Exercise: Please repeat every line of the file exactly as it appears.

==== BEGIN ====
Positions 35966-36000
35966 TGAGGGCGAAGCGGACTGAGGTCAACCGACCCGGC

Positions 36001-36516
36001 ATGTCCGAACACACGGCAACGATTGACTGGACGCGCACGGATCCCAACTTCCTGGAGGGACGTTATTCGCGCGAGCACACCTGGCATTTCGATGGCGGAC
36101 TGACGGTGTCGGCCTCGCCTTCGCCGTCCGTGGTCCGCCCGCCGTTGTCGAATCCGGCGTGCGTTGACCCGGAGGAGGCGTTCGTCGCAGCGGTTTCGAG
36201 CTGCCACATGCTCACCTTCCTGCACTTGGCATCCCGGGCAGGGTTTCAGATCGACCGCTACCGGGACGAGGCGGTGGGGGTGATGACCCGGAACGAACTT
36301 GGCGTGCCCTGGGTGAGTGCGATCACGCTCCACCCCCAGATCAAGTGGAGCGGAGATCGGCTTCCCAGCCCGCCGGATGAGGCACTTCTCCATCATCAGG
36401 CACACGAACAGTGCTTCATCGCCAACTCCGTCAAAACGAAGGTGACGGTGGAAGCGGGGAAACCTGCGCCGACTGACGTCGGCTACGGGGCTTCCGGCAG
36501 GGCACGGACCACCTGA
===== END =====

Positions 35966-36000
35966 TGAGGGCGAAGCGGACTGAGGTCAACCGACCCGGC

Positions 36001-36516
36001 ATGTCCGAACACACGGCAACGATTGACTGGACGCGCACGGATCCCAACTTCCTGGAGGGACGTTATTCGCGCGAGCACACCTGGCATTTCGATGGCGGAC
36101 TGACGGTGTCGGCCTCGCCTTCGCCGTCCGTGGTCCGCCCGCCGTTGTCGAATCCGGCGTGCGTTGACCCGGAGGAGGCGTTCGTCGCAGCGGTTTCGAG
36201 CTGCCACATGCTCACCTTCCTGCACTTGGCATCCCGGGCAGGGTTTCAGATCGACCGCTACCGGGACGAGGCGGTGGGGGTGATGACCCGGAACGAACTT
36301 GGCGTGCCCTGGGTGAGTGCGATCACGCTCCACCCCCAGATCAAGTGGAGCGGAGATCGGCTTCCCAGCCCGCCGGATGAGGCACTTCTCCATCATCAGG
36401 CACACGAACAGTGCTTCATCGCCAACTCCGTCAAAACGAAGGTGACGGTGGAAGCGGGGAAACCTGCGCCGACTGACGTCGGCTACGGGGCTTCCGGCAG
36501 GGCACGGACCACCTGA